Nudity may cost ABC $1.4 million
The Federal Communications Commission said Friday that it planned to fine Walt Disney Co.'s ABC network $1.4 million for airing an episode of “NYPD Blue” in 2003 that showed a woman’s nude buttocks.
The company said it opposed the fine and planned to appeal.
The FCC said it was seeking $27,500 for each of 52 stations in the Central and Mountain time zones that aired the scene in the 9 to 10 p.m. time slot in violation of federal restrictions against broadcasting “obscene material” between 6 a.m. and 10 p.m.
The agency has waged a battle against broadcast indecency under Chairman Kevin J. Martin. In October 2006, Congress authorized a tenfold increase in such fines. Broadcasters’ use of public airwaves subjects them to more regulation than cable channels.
The FCC said it received “numerous complaints” about the scene, in which a young boy walks in on a nude woman about to take a shower.
Stations in the Eastern and Pacific zones won’t be fined because they aired the episode in the 10 to 11 p.m. slot, local time.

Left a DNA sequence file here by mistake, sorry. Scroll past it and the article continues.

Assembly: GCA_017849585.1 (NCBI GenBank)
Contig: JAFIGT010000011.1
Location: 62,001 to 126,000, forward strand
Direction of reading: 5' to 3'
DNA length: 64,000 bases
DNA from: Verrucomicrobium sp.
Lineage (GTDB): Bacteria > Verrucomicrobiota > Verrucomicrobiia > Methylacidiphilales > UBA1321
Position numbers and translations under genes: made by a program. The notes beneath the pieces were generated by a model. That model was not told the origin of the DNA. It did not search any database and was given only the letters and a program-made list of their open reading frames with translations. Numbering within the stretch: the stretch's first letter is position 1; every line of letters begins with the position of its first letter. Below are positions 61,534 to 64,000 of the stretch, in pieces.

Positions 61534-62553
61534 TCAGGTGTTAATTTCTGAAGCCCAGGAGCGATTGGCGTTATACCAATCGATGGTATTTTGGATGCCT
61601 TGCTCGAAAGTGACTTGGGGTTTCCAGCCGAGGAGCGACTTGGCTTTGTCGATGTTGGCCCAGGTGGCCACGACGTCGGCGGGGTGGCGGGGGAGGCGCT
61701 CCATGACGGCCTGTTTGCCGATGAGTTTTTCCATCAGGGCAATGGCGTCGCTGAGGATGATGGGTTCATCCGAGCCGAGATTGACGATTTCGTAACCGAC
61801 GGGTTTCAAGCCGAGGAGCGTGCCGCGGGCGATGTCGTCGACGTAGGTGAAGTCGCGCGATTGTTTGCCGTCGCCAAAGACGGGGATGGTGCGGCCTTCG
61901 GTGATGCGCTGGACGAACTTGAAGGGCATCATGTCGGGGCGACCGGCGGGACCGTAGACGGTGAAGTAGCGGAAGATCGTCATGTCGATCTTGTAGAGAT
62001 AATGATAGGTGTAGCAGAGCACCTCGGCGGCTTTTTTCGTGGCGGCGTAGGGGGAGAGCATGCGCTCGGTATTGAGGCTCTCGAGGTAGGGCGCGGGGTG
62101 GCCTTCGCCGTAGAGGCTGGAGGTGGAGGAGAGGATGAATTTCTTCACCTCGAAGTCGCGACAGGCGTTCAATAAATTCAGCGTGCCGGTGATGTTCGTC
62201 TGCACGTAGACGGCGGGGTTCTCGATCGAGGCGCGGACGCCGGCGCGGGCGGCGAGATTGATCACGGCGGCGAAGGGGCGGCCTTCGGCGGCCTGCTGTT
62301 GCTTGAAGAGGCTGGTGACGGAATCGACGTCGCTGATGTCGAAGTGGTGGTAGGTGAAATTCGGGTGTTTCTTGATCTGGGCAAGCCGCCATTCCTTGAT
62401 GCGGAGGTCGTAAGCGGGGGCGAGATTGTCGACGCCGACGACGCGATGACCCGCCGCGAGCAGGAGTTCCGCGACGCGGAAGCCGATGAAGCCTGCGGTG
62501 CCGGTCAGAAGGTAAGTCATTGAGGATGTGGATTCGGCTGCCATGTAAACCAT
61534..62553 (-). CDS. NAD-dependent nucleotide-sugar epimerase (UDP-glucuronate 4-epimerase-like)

ABC said in a statement that it had broadcast the episode and others from the police drama, which ran from 1993 to 2005, with appropriate parental warnings and with V-chip-enabled program ratings when they were available.
“ABC feels strongly that the FCC’s finding is inconsistent with prior precedent from the commission, the indecency statute and the 1st Amendment,” network spokeswoman Julie Hoover said.
“The law is simple,” FCC Commissioner Deborah Taylor Tate said. “If a broadcaster makes the decision to show indecent programming, it must air between the hours of 10 p.m. and 6 a.m. This is neither difficult to understand nor burdensome to implement.”